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For the last few years I have been developing a 2D video game, which would most likely fall under the category of a singleplayer RPG with a post-release goal of adding in multiplayer. My goals have always been very realistic, attempting to achieve small chunks of progress before anything too serious.

My 2D game requires a hefty sum of assets (artwork; primarily images, some which are very large). While most of the last few years has been working on the artwork, for the last year I have been sharpening my programming skills, learning about game engineering, and building small games in various languages and frameworks/engines. After much work with different frameworks/engines, I realized I need (or at least want) to squeeze every last bit of performance that I can. My game will most likely take 1-2GB of ram maximum, with at least 4-6GB of HDD space. With content expansions I'd expect it to get quite large, at least on the HDD. This is why I, very unfortunately, do not believe HTML5 is ready for my game. Otherwise I would choose it, buy specific (highly rated) books, and start work right away.

I started my project with XNA Game Studio for primarily two reasons: a hefty bulk of tutorials at XNA GPA Tutorials to give me an easier start, and the ability to port to a secondary platform besides my primary target of Windows (port to XBOX). Soon after some development, I ran into a few issues with the framework, content pipeline and its (crappy) compression into XNA's (crappy) .xnb format, and the understanding of severe limitations for XBOX Live Arcade games and their size limit. The XNA GPA tutorials are nice, but I realized they're nothing special that I need to build my game using another framework.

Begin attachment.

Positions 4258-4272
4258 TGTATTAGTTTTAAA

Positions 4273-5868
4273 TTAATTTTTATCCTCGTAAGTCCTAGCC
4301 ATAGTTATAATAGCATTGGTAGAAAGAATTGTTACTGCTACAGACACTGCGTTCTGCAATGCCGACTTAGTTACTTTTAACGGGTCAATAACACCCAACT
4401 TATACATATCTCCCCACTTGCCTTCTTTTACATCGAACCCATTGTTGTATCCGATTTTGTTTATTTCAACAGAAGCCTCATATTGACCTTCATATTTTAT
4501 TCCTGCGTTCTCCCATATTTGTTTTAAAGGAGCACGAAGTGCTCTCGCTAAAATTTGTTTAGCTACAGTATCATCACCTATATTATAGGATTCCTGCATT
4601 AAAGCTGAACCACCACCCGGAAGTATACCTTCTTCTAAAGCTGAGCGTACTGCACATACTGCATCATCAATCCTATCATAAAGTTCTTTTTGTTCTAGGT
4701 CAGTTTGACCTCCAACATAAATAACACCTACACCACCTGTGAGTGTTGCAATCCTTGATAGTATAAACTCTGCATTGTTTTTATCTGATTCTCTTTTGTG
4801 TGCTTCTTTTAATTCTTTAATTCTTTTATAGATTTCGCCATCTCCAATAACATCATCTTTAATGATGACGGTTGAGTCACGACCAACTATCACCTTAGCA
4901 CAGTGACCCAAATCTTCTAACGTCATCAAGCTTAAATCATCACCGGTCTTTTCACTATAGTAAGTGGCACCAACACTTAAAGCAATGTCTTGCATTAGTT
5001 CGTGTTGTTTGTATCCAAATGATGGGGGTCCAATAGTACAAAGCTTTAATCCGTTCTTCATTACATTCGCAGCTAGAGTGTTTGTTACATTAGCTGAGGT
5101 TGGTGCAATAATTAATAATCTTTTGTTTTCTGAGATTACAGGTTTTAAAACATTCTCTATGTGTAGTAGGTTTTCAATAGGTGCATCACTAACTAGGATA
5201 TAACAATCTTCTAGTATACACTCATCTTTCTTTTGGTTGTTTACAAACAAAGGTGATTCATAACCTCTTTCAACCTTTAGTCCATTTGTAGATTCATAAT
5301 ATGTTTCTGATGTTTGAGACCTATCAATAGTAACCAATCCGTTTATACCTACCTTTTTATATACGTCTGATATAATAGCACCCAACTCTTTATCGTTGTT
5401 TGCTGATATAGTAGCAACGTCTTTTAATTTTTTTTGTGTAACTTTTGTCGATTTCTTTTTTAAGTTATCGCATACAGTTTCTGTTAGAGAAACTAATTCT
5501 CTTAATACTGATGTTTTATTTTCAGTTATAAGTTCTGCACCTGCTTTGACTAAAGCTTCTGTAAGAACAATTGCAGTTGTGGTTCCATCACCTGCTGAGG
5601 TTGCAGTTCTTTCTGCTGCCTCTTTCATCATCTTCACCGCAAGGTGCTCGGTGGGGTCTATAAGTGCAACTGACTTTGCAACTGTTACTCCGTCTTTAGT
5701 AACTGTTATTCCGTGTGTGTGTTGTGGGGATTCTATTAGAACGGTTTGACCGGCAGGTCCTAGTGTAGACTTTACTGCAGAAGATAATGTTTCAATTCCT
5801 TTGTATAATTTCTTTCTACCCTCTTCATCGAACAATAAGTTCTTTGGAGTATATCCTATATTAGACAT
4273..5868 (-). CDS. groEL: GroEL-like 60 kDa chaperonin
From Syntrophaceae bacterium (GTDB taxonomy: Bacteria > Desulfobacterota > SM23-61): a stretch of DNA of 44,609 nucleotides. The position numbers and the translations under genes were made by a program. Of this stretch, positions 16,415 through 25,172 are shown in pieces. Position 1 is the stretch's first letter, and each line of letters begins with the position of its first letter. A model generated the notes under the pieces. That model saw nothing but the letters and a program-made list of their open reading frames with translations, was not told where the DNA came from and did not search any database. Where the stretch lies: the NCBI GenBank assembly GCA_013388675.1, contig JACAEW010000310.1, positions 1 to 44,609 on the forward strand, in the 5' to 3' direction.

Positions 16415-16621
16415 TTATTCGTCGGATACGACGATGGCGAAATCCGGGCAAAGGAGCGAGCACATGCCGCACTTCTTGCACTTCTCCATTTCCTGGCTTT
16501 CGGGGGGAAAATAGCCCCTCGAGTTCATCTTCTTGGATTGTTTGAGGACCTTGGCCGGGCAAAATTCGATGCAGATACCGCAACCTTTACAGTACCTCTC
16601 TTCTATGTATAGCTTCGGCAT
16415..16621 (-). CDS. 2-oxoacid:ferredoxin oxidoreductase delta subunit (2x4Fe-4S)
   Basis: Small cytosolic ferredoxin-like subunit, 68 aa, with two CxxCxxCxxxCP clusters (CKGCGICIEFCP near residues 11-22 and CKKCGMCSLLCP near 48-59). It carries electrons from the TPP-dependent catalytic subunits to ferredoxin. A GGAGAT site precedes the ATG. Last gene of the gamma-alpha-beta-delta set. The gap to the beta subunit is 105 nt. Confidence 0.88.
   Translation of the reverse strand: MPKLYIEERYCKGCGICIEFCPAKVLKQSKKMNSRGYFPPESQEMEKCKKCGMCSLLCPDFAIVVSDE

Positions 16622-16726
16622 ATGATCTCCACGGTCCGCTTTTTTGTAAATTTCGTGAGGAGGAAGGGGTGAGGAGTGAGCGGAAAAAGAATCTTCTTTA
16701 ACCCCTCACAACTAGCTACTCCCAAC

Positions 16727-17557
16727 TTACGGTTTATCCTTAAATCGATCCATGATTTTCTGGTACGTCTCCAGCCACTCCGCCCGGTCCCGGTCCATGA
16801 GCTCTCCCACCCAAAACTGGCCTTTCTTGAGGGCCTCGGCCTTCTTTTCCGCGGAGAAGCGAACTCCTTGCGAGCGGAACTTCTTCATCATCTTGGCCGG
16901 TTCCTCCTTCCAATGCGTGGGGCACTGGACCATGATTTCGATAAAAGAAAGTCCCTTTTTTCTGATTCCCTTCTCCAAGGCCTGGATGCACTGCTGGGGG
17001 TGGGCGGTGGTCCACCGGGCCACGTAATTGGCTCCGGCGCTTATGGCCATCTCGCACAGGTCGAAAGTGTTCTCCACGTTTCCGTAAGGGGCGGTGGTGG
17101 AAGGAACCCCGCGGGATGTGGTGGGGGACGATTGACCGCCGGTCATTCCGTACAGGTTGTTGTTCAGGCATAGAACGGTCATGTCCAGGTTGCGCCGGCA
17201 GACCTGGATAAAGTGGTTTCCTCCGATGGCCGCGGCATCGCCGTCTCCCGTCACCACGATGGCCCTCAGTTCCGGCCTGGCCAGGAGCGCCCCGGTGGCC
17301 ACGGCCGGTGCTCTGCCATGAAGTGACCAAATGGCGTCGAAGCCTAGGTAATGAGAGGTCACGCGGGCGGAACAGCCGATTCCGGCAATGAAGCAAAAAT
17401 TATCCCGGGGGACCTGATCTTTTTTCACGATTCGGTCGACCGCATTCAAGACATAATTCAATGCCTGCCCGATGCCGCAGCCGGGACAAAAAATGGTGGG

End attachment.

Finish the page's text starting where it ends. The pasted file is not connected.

SDL had amazing performance, so I started to work on developing my game. Progress was quite nice, and I did not run into any problems. However, with the way SDL is advertised (talked about) I assumed it used OPEN GL by default, not software rendering. I implemented some OPENGL, but read online that its open GL implementation was a bit rough, and that SFML is a much better engine for those who do not mind that it is higher level.

Off to SFML I went! And after a few days, it went straight into the trash. Reading about intel graphic problems with rendering, having to trash 1.6 due to the unfixable ATI glitch, and then trolling through google to find a custom nightly build of 2.0 that works with mingw 4.7.1, and learning that I am not the only person skeptical of SFML's quality as a whole, as well as some irrational changes in intuitive code from 1.6 to 2.0, I just wanted to give up in frustration.

So I am back to SDL, with very little developed. It is not that I want to use SDL, but that I cannot find a framework that is suitable for my game that is better than SDL. I fell in love with HTML5 and then was very interested in Isogenic Engine (HTML5) but I severely doubt that HTML5 is capable of handling my large (and numerous) sprite sheets and heavy asset 2D game.